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Major Trial Confirms Benefit of Stroke Prevention Surgery


For release: Friday, September 30, 1994

Officials at the National Institute of Neurological Disorders and Stroke (NINDS) announced that surgery can prevent stroke in carefully selected individuals who have no outward sign of disease but are at risk for stroke from a severe narrowing of a major artery in the neck. The NINDS brought to an early conclusion a 7-year clinical trial investigating the effectiveness of a surgical procedure, called carotid endarterectomy, in reducing stroke in these individuals.

The trial, called the Asymptomatic Carotid Atherosclerosis Study (ACAS), found that surgery to remove fatty deposits from one of the main arteries in the neck supplying blood to the brain lowered the 5-year risk of stroke by about one-half, from greater than 1 in 10 to less than 1 in 20.

"This finding will be of vital interest for individuals who are at risk of stroke and who may already know that their carotid arteries are partially blocked," said NINDS Director Zach W. Hall, Ph.D. "During the last 48 hours the NINDS has taken steps to inform the medical community of these important results so that they might be better able to evaluate and advise patients on the risks and benefits of surgical treatment to prevent stroke."

As part of the $20 million trial, investigators at 39 sites in the United States and Canada studied 1662 men and women between the ages of 40 and 79 years with a 60 percent or greater narrowing of the carotid artery but no stroke-like symptoms attributable to the blockage. The study was carried out under the direction of James F. Toole, M.D., Director of The Stroke Center and Professor of Neurology at the Bowman Gray School of Medicine, Wake Forest University in Winston-Salem, North Carolina. The University of North Carolina School of Public Health at Chapel Hill served as the coordinating center on the study. In 1992, about 91,000 Americans had a carotid endarterectomy. Clinical trials in both North America and Europe have established that this surgery is highly beneficial for people who have had a stroke or stroke-like symptoms and a demonstrated blockage of 70 percent or more. However, the trials have left open questions as to the effectiveness of surgery in patients with less severe blockage as well as those with blockage and no symptoms of an impending stroke.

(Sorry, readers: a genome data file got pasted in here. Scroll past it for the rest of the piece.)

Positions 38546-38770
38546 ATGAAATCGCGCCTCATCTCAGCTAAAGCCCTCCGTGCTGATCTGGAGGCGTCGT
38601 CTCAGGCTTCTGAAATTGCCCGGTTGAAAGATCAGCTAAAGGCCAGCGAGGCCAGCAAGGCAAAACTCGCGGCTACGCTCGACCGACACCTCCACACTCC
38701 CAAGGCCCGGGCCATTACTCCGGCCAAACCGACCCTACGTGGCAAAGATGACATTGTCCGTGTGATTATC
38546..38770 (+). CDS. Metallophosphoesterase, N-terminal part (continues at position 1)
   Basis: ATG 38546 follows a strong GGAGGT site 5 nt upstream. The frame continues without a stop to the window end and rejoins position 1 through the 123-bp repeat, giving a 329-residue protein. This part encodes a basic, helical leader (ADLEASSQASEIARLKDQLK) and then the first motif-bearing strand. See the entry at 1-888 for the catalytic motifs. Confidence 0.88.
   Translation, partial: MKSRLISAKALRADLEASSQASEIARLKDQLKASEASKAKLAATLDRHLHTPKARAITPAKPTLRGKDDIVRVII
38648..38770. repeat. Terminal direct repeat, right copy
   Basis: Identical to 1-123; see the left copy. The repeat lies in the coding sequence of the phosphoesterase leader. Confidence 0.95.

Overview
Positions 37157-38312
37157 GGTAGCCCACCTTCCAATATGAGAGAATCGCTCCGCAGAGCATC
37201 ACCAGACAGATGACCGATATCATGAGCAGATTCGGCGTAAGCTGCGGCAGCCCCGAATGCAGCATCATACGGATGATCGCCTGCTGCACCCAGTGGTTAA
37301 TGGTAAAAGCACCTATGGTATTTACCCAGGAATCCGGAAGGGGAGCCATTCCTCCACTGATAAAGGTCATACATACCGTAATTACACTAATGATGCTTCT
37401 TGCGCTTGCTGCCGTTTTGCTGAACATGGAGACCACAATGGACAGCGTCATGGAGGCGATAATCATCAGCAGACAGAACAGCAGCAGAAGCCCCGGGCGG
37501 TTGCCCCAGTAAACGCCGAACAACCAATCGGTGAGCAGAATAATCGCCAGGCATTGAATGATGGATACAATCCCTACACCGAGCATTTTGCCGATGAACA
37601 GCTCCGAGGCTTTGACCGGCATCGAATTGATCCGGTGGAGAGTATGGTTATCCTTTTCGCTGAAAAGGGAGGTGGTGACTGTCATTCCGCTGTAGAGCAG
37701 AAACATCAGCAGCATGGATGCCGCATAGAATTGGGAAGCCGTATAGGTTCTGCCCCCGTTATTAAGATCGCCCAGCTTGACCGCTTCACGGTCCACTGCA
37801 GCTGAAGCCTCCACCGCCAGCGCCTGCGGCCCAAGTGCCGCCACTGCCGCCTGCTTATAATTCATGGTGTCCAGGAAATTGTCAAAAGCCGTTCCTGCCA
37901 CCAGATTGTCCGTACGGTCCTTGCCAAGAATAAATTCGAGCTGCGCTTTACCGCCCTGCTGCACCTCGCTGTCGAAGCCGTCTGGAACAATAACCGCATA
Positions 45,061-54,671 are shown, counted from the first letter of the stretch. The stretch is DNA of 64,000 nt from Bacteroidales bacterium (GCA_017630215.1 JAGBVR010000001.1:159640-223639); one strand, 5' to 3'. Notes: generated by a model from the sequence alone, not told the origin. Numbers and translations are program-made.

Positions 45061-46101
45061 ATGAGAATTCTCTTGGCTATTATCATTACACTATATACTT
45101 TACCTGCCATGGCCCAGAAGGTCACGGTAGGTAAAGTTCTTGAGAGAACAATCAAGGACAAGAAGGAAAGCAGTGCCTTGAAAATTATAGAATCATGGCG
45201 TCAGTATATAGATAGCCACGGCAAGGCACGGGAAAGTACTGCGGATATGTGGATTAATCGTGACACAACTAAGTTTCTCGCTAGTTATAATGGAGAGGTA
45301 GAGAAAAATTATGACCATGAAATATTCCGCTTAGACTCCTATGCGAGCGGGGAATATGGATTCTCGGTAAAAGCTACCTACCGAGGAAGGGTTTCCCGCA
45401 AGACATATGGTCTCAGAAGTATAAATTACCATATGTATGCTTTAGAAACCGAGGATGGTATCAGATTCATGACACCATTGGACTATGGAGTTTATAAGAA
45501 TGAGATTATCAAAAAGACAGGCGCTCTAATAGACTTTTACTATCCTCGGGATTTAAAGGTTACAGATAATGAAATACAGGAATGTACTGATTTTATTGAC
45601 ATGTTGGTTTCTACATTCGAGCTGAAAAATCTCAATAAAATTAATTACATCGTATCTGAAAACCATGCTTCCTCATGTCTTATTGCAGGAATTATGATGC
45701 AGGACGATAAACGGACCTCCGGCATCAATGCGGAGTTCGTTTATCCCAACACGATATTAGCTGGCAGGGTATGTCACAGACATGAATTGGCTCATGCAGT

In this multi-center trial, investigators provided all patients with the best available medical care, including one adult aspirin daily and aggressive management of modifiable risk factors, such as counselling to help them stop smoking and treatment for high blood pressure, high cholesterol, and diabetes when indicated. Among the individuals in the study, 64 percent had high blood pressure, 26 percent had a history of cigarette smoking, 23 percent had diabetes, 21 percent had a previous heart attack, and 25 percent had a previous mild stroke or TIA unrelated to the carotid artery involved in the study.

In addition to best medical care, 828 randomly chosen patients also underwent surgery by a neurosurgeon or vascular surgeon who had demonstrated a complication rate of less than 3 percent for symptom-free patients based on an audit of their last 50 consecutive carotid endarterectomies.

"When surgery is performed to the standards set in this study, its long-term benefits clearly outweigh any short-term risks," said Michael D. Walker, M.D., director of the NINDS Division of Stroke and Trauma which oversaw the trial. "Appropriate use of this technique has the potential for preventing many thousands of strokes every year."

Dr. Toole and his colleagues showed that the surgical groups had a substantially lower risk of stroke (4.8 percent over a 5-year period) as compared with those who were managed medically (10.6 percent). Surgery conferred a relative risk reduction of 55 percent. Men in the surgical group had a 69 percent relative risk reduction, and women had a 16 percent relative risk reduction. According to the investigators, the reasons for this difference are unknown and will require additional study.

Scientists involved with this study point to the standards that were set to measure the blockage and caution against unfounded mass screening efforts. In order to be eligible for this study, patients had to have a 60 percent or greater blockage as determined by ultrasound and, in some cases, more extensive tests, and confirmed by arteriogram prior to surgery.

"This study highlights the fact that ultrasound alone may not be sufficient to select patients who can maximally benefit from carotid endarterectomy unless it is done in carefully calibrated ultrasound laboratories and confirmed by more extensive tests prior to surgery," said Dr. Walker.

Last Modified August 7, 2009